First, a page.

Objectives: To explore the feasibility of a nurse-driven telephone triage intervention to improve the symptom experience of patients with cancer receiving treatment in the ambulatory setting.
Sample & Setting: 90 patients in three ambulatory centers (breast, head and neck, and sarcoma) receiving active treatment at a National Cancer Institute–designated comprehensive cancer center.
Methods & Variables: Patients received 4–18 triage calls from a nurse during a period of as many as six months dependent on their diagnosis and treatment. Feasibility was defined as the completion of 70% of triage calls. Symptom experience was measured using the MD Anderson Symptom Inventory.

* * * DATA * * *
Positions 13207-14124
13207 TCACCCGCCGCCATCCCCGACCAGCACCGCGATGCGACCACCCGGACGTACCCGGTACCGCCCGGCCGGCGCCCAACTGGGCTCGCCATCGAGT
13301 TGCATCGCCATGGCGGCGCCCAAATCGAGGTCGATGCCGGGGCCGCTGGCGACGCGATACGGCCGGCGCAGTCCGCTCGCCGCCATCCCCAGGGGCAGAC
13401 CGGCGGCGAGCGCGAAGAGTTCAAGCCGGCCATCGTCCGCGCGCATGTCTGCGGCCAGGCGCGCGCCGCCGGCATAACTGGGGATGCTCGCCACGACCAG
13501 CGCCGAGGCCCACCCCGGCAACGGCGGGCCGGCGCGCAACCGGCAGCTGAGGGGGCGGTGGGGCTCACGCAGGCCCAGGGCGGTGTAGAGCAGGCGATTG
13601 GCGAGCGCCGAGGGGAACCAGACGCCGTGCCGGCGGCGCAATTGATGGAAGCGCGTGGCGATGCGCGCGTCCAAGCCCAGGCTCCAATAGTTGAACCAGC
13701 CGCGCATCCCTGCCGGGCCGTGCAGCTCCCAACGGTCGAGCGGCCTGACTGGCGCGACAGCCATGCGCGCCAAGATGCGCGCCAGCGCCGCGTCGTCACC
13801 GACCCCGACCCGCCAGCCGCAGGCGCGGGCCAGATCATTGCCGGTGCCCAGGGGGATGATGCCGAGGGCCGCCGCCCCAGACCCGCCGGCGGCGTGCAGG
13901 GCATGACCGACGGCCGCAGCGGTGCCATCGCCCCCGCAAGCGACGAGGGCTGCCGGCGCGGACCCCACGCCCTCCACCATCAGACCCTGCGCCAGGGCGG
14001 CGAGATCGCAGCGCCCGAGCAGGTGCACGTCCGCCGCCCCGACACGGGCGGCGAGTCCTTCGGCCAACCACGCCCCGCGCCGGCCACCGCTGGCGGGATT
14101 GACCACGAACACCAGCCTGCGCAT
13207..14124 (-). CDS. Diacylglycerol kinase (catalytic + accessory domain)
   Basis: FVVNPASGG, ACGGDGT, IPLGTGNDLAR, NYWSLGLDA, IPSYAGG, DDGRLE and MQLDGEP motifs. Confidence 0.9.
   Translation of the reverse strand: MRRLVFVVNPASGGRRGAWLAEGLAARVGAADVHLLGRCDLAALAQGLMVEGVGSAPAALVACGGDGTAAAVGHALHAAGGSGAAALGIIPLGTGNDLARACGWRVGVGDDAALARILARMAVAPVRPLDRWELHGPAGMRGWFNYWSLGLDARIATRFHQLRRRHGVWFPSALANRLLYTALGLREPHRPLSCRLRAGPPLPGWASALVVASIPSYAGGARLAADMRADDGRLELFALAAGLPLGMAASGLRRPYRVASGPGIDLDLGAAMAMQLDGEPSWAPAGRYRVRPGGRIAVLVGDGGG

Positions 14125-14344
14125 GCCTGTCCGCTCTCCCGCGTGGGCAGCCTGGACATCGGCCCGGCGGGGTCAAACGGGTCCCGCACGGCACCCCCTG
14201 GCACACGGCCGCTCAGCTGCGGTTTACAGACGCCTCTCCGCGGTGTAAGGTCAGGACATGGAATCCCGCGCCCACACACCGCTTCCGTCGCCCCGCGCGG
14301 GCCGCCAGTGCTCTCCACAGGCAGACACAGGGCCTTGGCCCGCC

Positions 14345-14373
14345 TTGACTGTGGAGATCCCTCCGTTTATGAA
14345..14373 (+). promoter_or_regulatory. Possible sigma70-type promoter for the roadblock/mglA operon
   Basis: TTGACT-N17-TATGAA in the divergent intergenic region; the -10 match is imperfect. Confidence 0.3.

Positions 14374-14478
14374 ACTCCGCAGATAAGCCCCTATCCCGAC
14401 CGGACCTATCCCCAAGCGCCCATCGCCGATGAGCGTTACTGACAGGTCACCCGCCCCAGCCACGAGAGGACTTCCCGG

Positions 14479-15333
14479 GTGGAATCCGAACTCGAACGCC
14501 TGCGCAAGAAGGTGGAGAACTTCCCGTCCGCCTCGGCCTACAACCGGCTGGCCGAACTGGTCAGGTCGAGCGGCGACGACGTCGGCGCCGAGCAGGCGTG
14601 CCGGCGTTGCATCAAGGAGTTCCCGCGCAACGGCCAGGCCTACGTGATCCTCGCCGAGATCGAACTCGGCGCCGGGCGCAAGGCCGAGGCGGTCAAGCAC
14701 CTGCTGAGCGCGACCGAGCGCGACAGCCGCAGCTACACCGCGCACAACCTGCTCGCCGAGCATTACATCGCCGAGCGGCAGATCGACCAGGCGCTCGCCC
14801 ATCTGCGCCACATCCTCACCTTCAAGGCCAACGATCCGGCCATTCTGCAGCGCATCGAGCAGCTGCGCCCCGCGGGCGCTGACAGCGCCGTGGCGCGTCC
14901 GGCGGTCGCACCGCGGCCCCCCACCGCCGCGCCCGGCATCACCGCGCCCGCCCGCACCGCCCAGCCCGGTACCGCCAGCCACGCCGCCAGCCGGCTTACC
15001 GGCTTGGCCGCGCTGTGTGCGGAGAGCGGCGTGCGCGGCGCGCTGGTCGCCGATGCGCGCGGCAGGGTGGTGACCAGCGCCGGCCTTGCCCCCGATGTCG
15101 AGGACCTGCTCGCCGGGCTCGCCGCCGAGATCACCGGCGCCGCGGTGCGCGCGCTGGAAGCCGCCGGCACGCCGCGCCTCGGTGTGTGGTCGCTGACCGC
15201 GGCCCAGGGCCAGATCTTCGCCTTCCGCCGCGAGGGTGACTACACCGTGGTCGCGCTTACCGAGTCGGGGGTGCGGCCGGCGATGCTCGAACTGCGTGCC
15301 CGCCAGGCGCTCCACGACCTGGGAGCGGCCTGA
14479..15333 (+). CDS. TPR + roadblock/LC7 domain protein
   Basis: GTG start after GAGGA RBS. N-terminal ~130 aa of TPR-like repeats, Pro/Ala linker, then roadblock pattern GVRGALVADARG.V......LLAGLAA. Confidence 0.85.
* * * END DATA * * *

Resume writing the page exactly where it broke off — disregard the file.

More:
Results: The overall call completion rate was 78%. Interference (p = 0.002) and severity (p < 0.001) scores were significantly different among patients in the three centers and gradually decreased over time.
Implications for Nursing: Outcomes suggest that a telephone triage intervention is feasible to support patients receiving treatment. Future research can evaluate whether proactive triage affects symptom intensity during the course of the treatment trajectory.